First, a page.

2. Around this time, fisherman began noticing large fish, like the trout and salmon, begin to have quarter-sized wounds appear. They also caught wind of an invasive organism, known as the sea lamprey, to have entered the Great Lakes. A journal entry from a fisherman in the 1930s revealed this to us.
So we set off to find out more about the sea lamprey, and figured we should compare it to the trout. We decided to return to our Driving Question Board, and answer questions we had about reproduction, movement, and habitat, for not only the trout, but this new organism, too.
We discovered a whole bunch of things!
1. The sea lamprey can live in both fresh and salt water, while the trout can only survive in fresh water.
2. The sea lamprey have FAR more offspring than a trout.
3. Despite trout being good swimmers, it seems as if sea lamprey's body made of cartilage and s-like swimming ability make it even faster and more agile than the trout.
4. The sea lamprey has absolutely no predators, while the trout has many.
While we have lots of strong evidence that organism #3 on our graphs is the sea lamprey, but we're using a computer model to help gather even more evidence for what an invasive does to an ecosystem.
At the start...
Half way through...
When the invader arrives...
What do you notice when an invasive arrived in this ecosystem? How is this related to what happened to the trout? And the trout's prey?
So we've figured out that organism #2 is prey to the trout. In fact, it's chub--a smaller fish the trout consumes.
But we got this other organism...organism #3, and after graphing it, we had a lot of concerns. We immediately couldn't call it a predator or a prey to the trout since it seems to break some "rules" we established about what happens to each type of population in terms of increasing/decreasing.
The most astounding part was what happened between 1930-1945. For one thing, it didn't exist in 1930--it's total population was ZERO! We had a lengthy discussion about what this means (extinct versus new species?!?!?!) and clarified that organisms of different species couldn't mate with one another, and that if an organism is extinct it can't come back. We certainly had lots of wonderings!
This got us to thinking a couple things. Maybe the organism did exist and they just didn't see it? Someone mentioned that the Great Lakes connect to other bodies of water, and an organism may travel to a new environment to live for lots of reasons--to escape predators, to follow a food source, or possibly create a safe home for their offspring.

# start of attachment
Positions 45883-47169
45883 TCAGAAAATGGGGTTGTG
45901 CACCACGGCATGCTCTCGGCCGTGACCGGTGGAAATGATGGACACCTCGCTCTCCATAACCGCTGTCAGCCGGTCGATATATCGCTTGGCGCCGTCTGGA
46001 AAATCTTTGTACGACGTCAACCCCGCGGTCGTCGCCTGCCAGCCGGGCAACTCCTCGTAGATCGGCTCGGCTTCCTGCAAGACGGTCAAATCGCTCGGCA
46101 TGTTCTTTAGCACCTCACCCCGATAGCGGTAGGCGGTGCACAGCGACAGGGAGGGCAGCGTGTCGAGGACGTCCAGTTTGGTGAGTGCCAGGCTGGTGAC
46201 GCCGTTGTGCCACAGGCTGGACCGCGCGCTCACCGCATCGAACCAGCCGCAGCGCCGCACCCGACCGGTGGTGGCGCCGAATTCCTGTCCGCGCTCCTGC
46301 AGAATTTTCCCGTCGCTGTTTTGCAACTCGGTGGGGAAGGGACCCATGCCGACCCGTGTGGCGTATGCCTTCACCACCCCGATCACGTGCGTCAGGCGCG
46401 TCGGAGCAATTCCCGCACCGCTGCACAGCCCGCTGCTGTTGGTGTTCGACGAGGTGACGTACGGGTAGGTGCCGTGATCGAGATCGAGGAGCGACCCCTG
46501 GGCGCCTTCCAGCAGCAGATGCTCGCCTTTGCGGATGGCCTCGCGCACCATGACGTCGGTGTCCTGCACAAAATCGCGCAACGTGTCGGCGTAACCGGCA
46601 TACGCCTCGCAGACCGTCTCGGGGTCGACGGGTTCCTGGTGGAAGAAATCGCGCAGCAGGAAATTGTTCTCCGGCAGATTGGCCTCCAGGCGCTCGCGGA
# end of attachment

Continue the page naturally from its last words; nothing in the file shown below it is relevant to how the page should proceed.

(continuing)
So we're off to do two things. We're going to use a US government map to see what the Great Lakes connect to (via satellite imagery) and research what could have happened historically in the Great Lakes during this unique time period.
So after some really intense conversation in class, we figured out that our second organism had to be prey to the trout. While we recognized that while the predator population decreases, the prey population would increase, we also determined that a prey population compared to a prey's population would always be larger. This is because a predator must consume more prey to get the matter and energy it needs.
From there, we looked at the graph to realize that the trout always had enough food to consume, yet its population continued to plummet in 1970. This drove us to consider that prey's availability could NOT be the reason for the trout's decline.
The request for MORE data set in...
And lo and behold, Mrs. Brinza got another set of data.
But what does this data reveal? What new questions arise?
From all of our questions on the DQB, students agreed unanimously that we needed to figure out what the trout eats and what eats the trout. If we could figure out predator-prey relationships with the trout, then we could research population sizes of these organisms and see if there were any correlations to both the rising and falling trout population.
Each pair of students researched both predators and prey of the trout in the Great Lakes. From there, students developed models to explain how these organisms could affect the trout. And since we don't know who could be causing the fluctuations, students recommended an organism to find specific data on!
Mrs. Brinza then took student recommendations to search for data. She found data on an organism that was connected to the trout, and we used the data to build this graph:
And because we've already figured out this:
It's safe to say that organism #2 must be prey to the trout! So what? What does this really mean for the trout?!?!?!